The incidence of pure FEA on CNB excluding the presence of more malignant lesions like ADH, atypical lobular hyperplasia (ALH), lobular carcinoma in-situ (LCIS), DCIS, or invasive ductal carcinoma is between 0.72- 12.2% (9-11). The underestimation (UE) rate of DCIS or invasive carcinoma after pure FEA discovered on CNB has previously been reported, ranging from 0-30% (9-12). The variability in reported UE rates could be attributed to interobserver variability in identifying pure FEA, changing definitions of FEA, the inherent subjectivity of histologic interpretation, the small amount of published data, the lack of large samples, and the long duration necessary for prospective trials. Here, we describe our 3-year single- institution experience with pure FEA on CNB and offer both clinical and pathologic factors which support deferred excision biopsy in favor of radiologic follow-up.


Study design

This study was part of a department-wide quality improvement initiative focused on improving breast cancer care. As part of a quality improvement project, the Department of Clinical Investigation at San Antonio Military Medical Center waived the requirement for a formal submission to the Institutional Review Board. The details of the study were reviewed by the quality improvement committee, which approved the collection of the data.

Study population

Three years of electronic medical records (January 2009 to January 2012) of active and retired military personnel and their families were queried for the terms “flat epithelial atypia”, “epithelial atypia”, and “breast atypia”. Patients with additional pathologic designations to include invasive carcinoma, DCIS, LCIS, atypical ductal hyperplasia (ADH), atypical lobular hyperplasia (ALH), phyllodes tumor, pseudoangiomatous stromal hyperplasia (PASH), or fibroadenoma were excluded. Those patients who did not undergo an excisional biopsy, whose final pathology was not available, or whose excisional biopsy did not contain breast tissue were also excluded.

Clinical Data

The remaining records were reviewed for patient history including previous malignancies, mammographic findings, Breast Imaging and Reporting and Data System (BIRADS) classification, radiologic features, imaging guidance modality, gauge or number of biopsies, the interval between CNB and surgical excision, and pathology examination including previously agreed upon descriptors of FEA, “focal” versus “prominent”,. Focal FEA was defined as FEA involving fewer than three adjacent acinar spaces within a lobule or adjacent lobules, while prominent FEA involves widespread acini with FEA and/or a larger confluent focus of FEA (Figure 1). All CNBs were processed via 3 H&E-stained step sections; if questions remained regarding the diagnosis, additional material was obtained using previously cut, unstained material. A final review of pathologic specimens was conducted by the chief of pathology.


A-B Lowest end of Focal Flat Epithelial Atypia spectrum (at 10x and 20x magnification, respectively). Within this lobule, some acini exhibit round dilated acini with subtly enlarged and rounded nuclei with increased nuclear to cytoplasmic ratio (leading to basophilic appearance from hyperchromasia) and prominent nucleoli, and some nuclei no longer are oriented perpendicular to the acini's basement membrane (microscopic features of FEA). Secretions and microcalcifications are present within the some of the acinar lumina (which can be seen in FEA or non-involved acini). C Focal Flat Epithelial Atypia at 10x magnification, single lobule with the basophilic appearance characteristic of increased nuclear to cytoplasmic ratio and nuclear hyperchromasia; other nuclear atypia consisting of nucleoli and disorganized nuclear arrangement is visible along with occasional bi-nucleation. Some cells have apical snouts, a non-specific finding. D-E Prominent Flat Epithelial Atypia (10x magnification): Multiple lobules with enlarged, rounded or irregularly dilated acini, which exhibit basophilia due to increased nuclear to cytoplasmic ratio and nuclear hyperchromasia, are evident. Prominent Flat Epithelial Atypia (20x magnification): Monomorphic population of rounded and enlarged nuclei, not regularly oriented perpendicular to the basement membrane, with prominent nucleoli lining multiple lobules. Some acini contain microcalcifications and majority of cells exhibit apical snouts.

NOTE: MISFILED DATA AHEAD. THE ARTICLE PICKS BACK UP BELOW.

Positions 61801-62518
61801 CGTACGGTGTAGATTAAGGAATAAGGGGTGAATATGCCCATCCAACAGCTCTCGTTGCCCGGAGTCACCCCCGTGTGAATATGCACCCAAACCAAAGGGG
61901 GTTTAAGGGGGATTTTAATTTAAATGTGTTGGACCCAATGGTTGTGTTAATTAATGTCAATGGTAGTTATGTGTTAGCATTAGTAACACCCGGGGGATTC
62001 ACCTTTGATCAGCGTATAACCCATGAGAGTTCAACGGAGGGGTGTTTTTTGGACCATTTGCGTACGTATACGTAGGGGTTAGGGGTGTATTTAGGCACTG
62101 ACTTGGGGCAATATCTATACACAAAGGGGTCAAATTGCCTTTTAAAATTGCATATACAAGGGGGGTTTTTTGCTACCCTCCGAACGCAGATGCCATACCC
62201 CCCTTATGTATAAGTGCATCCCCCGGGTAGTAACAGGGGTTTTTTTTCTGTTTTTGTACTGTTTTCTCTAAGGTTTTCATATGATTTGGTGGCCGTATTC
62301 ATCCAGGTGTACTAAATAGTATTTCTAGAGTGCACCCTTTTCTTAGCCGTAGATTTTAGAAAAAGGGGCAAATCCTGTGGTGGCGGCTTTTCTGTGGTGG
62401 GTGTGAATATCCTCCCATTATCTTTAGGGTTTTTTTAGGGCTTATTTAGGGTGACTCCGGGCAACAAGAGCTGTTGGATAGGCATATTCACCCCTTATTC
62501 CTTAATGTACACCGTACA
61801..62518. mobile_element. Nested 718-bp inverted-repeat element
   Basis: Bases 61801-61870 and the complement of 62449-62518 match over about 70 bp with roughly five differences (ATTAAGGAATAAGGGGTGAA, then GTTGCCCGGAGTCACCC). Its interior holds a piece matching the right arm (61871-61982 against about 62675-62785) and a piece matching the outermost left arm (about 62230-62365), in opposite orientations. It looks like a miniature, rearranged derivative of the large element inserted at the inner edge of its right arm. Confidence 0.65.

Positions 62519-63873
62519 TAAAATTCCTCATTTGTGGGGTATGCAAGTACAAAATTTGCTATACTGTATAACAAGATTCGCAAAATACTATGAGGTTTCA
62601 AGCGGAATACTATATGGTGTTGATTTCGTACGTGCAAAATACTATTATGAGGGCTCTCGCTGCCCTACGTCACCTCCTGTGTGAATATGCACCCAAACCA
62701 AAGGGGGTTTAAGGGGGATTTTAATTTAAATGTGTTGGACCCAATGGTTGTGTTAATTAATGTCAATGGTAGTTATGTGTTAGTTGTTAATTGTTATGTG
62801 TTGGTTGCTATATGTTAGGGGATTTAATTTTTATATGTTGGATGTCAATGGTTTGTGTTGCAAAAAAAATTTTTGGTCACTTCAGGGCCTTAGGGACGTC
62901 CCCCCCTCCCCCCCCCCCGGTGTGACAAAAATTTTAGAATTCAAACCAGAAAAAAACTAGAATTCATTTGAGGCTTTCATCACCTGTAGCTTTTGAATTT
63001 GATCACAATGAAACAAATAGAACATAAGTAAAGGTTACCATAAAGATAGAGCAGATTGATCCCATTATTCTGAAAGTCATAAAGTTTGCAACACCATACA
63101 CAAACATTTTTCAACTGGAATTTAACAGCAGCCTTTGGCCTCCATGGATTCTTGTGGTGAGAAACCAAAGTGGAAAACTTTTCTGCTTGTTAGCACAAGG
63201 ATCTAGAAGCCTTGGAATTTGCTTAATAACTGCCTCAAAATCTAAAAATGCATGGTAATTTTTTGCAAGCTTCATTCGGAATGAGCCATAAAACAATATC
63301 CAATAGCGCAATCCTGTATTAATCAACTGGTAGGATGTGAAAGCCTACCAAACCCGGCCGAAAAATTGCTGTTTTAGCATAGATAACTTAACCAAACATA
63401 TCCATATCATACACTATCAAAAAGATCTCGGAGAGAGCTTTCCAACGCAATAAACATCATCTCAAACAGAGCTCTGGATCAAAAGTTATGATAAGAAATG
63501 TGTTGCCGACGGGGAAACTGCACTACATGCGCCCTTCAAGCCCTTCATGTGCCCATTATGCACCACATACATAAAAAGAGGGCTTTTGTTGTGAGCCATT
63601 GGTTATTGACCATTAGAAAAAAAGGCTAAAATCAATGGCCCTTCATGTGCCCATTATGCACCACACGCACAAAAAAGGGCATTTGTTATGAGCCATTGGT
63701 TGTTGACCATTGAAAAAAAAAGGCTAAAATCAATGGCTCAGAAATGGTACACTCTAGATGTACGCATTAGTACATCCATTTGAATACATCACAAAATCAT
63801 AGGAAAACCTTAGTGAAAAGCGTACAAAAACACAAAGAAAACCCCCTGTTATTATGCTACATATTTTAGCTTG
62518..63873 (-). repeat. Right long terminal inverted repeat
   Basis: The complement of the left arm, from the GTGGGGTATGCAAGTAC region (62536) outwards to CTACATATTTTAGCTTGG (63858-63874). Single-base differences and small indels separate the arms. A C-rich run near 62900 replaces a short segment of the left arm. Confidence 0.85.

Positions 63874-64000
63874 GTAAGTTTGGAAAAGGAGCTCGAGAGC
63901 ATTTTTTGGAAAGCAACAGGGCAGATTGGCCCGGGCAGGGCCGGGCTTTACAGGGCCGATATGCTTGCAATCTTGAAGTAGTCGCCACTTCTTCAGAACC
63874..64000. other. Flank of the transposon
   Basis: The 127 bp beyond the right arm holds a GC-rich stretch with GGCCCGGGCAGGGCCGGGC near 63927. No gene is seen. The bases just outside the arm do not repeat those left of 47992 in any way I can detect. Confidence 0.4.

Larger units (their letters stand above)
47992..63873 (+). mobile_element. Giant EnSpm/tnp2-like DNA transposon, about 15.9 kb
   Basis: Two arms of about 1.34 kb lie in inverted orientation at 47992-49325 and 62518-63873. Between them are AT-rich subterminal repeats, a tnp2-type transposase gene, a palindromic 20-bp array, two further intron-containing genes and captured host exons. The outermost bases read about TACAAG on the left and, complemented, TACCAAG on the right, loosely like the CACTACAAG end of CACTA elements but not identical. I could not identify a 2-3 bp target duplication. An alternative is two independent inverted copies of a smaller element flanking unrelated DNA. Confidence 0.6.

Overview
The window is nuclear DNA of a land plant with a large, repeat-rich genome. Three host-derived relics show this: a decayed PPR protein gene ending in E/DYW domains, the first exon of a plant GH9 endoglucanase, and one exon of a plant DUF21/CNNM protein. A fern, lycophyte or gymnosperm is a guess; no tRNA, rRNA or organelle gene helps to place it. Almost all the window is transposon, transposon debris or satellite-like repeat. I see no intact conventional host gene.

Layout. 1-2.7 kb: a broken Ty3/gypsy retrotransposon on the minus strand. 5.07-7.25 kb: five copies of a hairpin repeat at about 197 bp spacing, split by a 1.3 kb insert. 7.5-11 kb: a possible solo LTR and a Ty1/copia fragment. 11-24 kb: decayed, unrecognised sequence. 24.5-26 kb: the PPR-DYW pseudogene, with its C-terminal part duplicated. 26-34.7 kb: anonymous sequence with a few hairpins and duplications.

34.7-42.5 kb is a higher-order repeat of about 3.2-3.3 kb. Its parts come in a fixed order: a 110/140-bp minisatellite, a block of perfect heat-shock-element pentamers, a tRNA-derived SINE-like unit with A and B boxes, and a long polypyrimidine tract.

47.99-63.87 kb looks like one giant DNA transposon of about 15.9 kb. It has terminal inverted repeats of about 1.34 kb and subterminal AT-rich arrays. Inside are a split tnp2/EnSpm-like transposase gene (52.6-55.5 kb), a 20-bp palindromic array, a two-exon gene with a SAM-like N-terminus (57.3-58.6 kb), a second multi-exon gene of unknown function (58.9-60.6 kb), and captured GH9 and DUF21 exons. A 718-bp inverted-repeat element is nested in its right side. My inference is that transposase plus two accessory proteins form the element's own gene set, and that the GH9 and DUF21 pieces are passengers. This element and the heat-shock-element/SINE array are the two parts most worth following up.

J Cancer Image (Click on the image to enlarge.)
 Figure 2 

A total of 71 core needle biopsies (CNBs) with flat epithelial atypia (FEA) were reviewed. Sixty-two percent (n=44) were excluded for presence of a separate surgical indication or lack of adequate excisional biopsy (EB). Pure FEA core needle biopsies were designated as “focal” or “prominent”. The focal FEA group contained no malignancies on excisional biopsy, compared to 33% (n=3) in the prominent group (0% v. 33%, p=0.02).

J Cancer Image (Click on the image to enlarge.)


Statistical analysis was based on Student's t-tests for parametric continuous variables and Fisher's exact test for comparison of categorical variables. P values less than 0.05 were considered significantly different. Statistical analyses were performed using SPSS Version 19.


Study population

A total of 148 CNBs were identified from a review of electronic medical records from January 2009 to January 2012 using a query of the terms “flat epithelial atypia”, “epithelial atypia”, and “breast atypia”. Upon further review of the pathology, FEA was found to be present in 48% of these CNBs (n=71). Of the 71 CNBs specimens with FEA, 55% (n=39) were excluded due to the presence of the concomitant pathologic designations described above (Figure 2). These lesions included: 21% (n=15) ADH, 16% (n=11) DCIS, 6% (n=4) LCIS, 4% (n=3) PASH, 3% (n=2) invasive carcinoma, 3% (n=2) ALH, 1% (n=1) fibroadenoma, and 1% (n=1) phyllodes tumor. Of the remaining 32 CNBs, 7% (n=5) were also excluded due to the lack of an excisional biopsy, an excisional biopsy that did not contain breast tissue, or no excisional biopsy pathology record. As a result, pure FEA was identified from 38% of the 71 CNBs with FEA (n=27) (Figure 3).